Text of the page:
It seems that back in 2006, Verizon might have used information they had on their customers to create targeted marketing campaigns without informing them of their right to opt out from these campaigns. However it seems that it was only in 2013 that the FCC had discovered Verizon’s violation, which was thanks to Verizon’s own representatives who discovered it a little too late. According to Travis LeBlanc, the Acting Chief of the FCC’s Enforcement Bureau via the FCC’s website, “In today’s increasingly connected world, it is critical that every phone company honor its duty to inform customers of their privacy choices and then to respect those choices. It is plainly unacceptable for any phone company to use its customers’ personal information for thousands of marketing campaigns without even giving them the choice to opt out.”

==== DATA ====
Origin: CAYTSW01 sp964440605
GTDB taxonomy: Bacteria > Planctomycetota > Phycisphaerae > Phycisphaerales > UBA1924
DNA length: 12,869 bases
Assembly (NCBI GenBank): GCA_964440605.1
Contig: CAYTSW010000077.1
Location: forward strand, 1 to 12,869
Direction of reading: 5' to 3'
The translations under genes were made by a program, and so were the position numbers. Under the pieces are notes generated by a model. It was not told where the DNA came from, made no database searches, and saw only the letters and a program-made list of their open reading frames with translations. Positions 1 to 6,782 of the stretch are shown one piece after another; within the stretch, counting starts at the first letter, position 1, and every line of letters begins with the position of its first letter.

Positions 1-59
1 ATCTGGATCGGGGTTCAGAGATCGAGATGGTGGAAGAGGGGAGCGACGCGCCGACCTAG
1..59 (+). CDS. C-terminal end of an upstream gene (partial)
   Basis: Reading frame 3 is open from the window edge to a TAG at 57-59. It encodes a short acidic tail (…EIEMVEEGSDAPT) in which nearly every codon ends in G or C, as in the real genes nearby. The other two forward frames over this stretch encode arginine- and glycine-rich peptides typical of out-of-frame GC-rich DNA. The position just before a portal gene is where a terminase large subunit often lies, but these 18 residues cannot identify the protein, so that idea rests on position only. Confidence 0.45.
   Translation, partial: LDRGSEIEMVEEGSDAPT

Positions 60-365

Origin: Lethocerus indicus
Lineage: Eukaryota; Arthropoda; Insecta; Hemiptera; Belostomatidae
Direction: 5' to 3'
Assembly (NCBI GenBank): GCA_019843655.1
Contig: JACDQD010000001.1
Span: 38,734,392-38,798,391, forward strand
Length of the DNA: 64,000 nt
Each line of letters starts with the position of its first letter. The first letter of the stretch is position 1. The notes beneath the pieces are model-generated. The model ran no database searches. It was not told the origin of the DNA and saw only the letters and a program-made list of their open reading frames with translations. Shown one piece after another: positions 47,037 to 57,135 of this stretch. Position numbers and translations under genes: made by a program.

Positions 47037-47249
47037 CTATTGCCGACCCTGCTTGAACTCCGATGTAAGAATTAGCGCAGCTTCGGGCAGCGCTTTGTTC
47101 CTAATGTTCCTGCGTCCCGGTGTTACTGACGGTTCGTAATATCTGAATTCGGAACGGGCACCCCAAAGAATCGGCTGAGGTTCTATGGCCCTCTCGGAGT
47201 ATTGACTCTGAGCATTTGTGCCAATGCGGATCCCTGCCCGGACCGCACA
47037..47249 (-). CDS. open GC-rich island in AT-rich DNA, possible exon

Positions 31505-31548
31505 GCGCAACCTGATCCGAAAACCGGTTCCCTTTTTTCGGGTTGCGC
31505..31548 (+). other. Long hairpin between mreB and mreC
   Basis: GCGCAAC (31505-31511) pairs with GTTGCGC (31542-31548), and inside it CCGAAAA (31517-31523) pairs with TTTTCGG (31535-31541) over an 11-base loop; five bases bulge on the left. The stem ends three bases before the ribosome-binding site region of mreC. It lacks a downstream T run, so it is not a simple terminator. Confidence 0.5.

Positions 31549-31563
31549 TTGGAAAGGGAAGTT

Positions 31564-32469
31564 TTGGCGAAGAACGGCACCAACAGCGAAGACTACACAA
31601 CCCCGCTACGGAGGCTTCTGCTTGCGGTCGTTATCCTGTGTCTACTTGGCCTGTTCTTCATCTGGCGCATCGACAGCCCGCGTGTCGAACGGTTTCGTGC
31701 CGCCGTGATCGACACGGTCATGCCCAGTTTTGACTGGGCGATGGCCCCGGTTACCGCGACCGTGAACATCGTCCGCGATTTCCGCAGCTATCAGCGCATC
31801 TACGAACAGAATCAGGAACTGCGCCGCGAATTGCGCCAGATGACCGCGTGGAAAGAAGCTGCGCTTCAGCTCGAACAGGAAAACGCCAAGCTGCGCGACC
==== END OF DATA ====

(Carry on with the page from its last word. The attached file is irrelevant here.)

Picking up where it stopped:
Verizon Communications has agreed to pay the Federal Communications Commission $7.4 million to settle an investigation into the company’s use of consumers’ personal information for marketing purposes. This is the largest such payment the FCC has ever received in an investigation related solely to the privacy of telephone customers’ personal information. The settlement comes as the FCC is trying to look like it’s being tough on wireless phone companies. In late July, the commission sent Verizon a strongly worded letter in which Chairman Tom Wheeler said he was “deeply troubled” by Verizon’s decision to expand its network-management policy that targets customers of its unlimited data plans. Chairman Wheeler has come under fire from fellow Democrats on Capitol Hill, as well as consumer groups and even comedians like John Oliver, for bowing too much to the will of big broadband companies, as his agency attempts to redraft new Net neutrality rules. The rules are designed to replace regulation that a federal court threw out earlier this year. Critics have been especially unhappy with the chairman for drafting a proposal to reinstate Open Internet rules that they claim would allow broadband companies to pay for priority access to networks, creating so-called Internet fast lanes.